Well, you did it. You put in hundreds of hours of studying for the most important test of your life, you submitted your application to become a licensed attorney in the state, and you lined up your first job as an associate.
You wait anxiously for your state bar to announce you passed. As you frantically scroll through the names, you look and look but don’t see yours. You look again but there is no change.
It suddenly hits you: you failed.
While this isn’t the outcome you hoped for, it is your reality.
You can take a moment and sit down and cry and lament the last several months of your life. But then, it’s time to get back to work and figure out strategies that can give you a different outcome the second time around.
A Few Kind Reminders
The bar exam is a notoriously difficult test that is difficult to pass the first time around. Just exactly how hard is the bar exam? Well, to throw a number at it, the State Bar of California announced that in 2018, only 40.7% of test takers passed the test. Additionally, only 55% of first-time takers passed the test. So don’t be too hard on yourself; it’s not an easy test! If it were, super smart and successful people like Hillary Clinton, Michelle Obama and Franklin D. Roosevelt wouldn’t have failed the bar exam.
You’re far from alone. Not passing the bar exam the first time does not mean that you will be a bad lawyer. You just need to figure out some different strategies to help you with the test the second time around.
Thoroughly Review Your Exam Report
Carefully analyze your test results so that you can find out where you went wrong. If this information isn’t clear from what you receive in your state, there are companies that will analyze your score report and give you extensive data on your results. Remember, this information is important to pinpoint so that you know what to focus on the second time around.
Take Control of Your Preparation
Unfortunately, it’s not enough to simply sit back and rely on the study schedule provided by the commercial program you purchased. Furthermore, this schedule doesn’t factor in your individual needs, strengths and weaknesses. Many people who fail the bar exam took a commercial prep course, so you can’t just rely on this program to get you through.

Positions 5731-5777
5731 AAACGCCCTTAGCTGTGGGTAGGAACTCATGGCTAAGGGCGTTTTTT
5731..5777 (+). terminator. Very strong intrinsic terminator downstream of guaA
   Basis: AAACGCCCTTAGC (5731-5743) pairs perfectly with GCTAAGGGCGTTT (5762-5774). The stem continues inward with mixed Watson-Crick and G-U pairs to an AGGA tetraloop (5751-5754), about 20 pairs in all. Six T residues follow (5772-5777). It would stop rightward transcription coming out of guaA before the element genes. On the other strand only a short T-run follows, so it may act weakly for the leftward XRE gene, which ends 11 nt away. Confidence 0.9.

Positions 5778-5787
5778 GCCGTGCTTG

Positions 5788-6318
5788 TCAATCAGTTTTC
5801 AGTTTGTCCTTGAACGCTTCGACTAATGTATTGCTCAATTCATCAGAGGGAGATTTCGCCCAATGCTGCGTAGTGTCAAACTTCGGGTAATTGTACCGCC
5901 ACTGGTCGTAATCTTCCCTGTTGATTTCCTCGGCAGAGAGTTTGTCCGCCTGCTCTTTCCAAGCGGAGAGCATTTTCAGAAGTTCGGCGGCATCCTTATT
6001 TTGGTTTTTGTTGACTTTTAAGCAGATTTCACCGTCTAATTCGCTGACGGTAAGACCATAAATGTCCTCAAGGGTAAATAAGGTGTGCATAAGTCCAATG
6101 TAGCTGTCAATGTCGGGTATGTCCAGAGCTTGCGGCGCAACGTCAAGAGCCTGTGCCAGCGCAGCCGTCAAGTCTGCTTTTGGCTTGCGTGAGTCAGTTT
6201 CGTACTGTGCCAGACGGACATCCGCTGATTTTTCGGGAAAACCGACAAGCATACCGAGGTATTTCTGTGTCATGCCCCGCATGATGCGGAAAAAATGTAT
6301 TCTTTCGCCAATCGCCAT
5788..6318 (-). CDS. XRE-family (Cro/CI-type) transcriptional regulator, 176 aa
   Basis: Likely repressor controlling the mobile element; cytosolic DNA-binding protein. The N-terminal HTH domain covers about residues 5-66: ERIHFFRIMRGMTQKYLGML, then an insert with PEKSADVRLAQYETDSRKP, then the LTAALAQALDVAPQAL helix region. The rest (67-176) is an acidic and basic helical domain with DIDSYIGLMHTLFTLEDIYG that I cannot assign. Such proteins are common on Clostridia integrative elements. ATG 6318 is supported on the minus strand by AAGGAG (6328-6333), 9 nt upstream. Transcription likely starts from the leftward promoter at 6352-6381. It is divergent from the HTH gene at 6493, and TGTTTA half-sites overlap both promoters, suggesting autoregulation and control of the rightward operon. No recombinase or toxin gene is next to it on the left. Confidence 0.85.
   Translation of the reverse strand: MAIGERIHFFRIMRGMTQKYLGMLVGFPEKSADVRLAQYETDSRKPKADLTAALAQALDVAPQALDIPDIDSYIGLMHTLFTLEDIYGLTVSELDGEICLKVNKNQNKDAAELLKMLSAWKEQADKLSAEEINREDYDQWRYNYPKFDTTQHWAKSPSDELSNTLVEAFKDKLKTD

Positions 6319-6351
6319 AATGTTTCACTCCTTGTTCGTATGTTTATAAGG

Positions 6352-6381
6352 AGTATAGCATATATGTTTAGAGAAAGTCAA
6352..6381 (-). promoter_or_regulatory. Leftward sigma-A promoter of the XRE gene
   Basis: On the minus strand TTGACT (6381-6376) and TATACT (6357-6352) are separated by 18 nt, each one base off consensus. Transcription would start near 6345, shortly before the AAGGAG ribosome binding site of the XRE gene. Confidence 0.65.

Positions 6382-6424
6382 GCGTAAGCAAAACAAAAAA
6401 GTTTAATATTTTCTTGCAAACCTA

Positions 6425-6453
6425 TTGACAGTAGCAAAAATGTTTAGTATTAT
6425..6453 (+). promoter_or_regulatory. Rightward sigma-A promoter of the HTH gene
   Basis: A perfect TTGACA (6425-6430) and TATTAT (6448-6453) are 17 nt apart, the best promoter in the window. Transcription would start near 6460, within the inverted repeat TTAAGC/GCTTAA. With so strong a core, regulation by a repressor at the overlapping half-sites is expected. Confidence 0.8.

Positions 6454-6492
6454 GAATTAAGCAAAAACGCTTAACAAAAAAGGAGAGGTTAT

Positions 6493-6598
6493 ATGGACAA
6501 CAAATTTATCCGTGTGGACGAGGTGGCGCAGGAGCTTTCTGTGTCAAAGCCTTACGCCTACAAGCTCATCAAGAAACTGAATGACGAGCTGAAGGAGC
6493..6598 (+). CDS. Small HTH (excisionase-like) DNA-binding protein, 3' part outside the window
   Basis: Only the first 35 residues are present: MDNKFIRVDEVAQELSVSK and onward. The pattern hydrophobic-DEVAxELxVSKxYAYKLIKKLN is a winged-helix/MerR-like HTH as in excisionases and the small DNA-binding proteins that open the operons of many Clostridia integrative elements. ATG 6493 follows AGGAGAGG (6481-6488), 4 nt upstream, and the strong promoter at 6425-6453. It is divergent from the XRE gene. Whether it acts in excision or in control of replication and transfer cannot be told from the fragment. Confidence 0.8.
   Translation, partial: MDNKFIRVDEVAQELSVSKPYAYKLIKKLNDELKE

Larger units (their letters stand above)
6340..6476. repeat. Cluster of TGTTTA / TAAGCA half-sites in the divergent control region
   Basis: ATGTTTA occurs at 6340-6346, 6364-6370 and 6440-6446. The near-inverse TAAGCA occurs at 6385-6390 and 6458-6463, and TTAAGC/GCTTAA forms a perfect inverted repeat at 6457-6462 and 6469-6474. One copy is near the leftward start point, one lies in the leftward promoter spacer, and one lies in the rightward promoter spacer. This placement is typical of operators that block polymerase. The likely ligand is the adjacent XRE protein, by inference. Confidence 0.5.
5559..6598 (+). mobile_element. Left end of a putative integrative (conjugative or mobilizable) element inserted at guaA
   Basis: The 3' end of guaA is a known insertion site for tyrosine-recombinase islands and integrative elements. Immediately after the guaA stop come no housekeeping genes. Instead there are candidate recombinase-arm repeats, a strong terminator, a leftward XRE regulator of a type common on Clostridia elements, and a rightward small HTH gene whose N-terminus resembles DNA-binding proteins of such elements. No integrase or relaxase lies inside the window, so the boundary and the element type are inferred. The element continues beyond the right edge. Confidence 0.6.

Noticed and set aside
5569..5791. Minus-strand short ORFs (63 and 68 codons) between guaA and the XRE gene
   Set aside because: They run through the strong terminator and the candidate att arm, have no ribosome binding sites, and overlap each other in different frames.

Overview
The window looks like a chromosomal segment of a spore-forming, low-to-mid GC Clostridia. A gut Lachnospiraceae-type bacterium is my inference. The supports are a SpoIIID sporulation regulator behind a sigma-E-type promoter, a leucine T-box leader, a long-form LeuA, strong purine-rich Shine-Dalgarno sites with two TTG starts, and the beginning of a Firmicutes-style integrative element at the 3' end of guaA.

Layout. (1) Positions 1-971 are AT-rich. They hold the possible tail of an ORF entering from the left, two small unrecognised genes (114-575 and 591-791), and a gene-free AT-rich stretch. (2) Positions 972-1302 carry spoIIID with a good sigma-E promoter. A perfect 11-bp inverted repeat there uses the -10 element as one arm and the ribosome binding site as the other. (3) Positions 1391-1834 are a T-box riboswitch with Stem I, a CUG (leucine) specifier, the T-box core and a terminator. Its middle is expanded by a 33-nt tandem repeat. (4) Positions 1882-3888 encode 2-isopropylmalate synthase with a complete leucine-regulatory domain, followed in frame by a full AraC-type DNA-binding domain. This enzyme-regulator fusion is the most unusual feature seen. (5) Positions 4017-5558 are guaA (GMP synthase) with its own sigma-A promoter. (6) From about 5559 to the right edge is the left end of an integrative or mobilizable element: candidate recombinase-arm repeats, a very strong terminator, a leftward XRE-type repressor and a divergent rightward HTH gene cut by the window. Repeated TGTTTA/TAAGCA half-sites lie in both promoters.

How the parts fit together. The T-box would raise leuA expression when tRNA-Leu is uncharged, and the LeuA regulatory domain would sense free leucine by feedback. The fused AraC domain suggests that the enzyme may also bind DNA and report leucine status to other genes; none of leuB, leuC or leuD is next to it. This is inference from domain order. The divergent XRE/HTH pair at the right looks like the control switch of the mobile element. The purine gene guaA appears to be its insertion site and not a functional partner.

Additionally, you’ll probably have less time to study for the next bar exam than you did the first time around. There’s likely less time between the results date and the next passage date than there probably was between the time you started studying and the last test date.
Create a study plan that is customized for you and that can deliver results in a shorter time period.
Learn How To Pass The Bar By Testing Yourself
After getting back your not-too-friendly test results, the last thing you probably want to do is test yourself. However, it’s important to know where you stand on certain subjects so that you can tailor your prep.
See how many rules you can remember from each subject without referencing any study books or flashcards. You won’t have these materials on test day, so It’s important to know where you stand without these aids. As you study, test yourself often without any of these additional assistive devices so that you have a better understanding of how much information you are retaining in a particular subject.
Do Something Different
While you might be tempted to retake the entirety of your bar course, this probably is not the most efficient use of your time and may not yield the desired result. If you’re tempted to go this route, remember that it didn’t work the first time. Studying the same way the second time around may simply make you a third exam test taker. Consider adopting a new strategy to pass the bar this time around that really works for you.
Don’t Watch the Videos!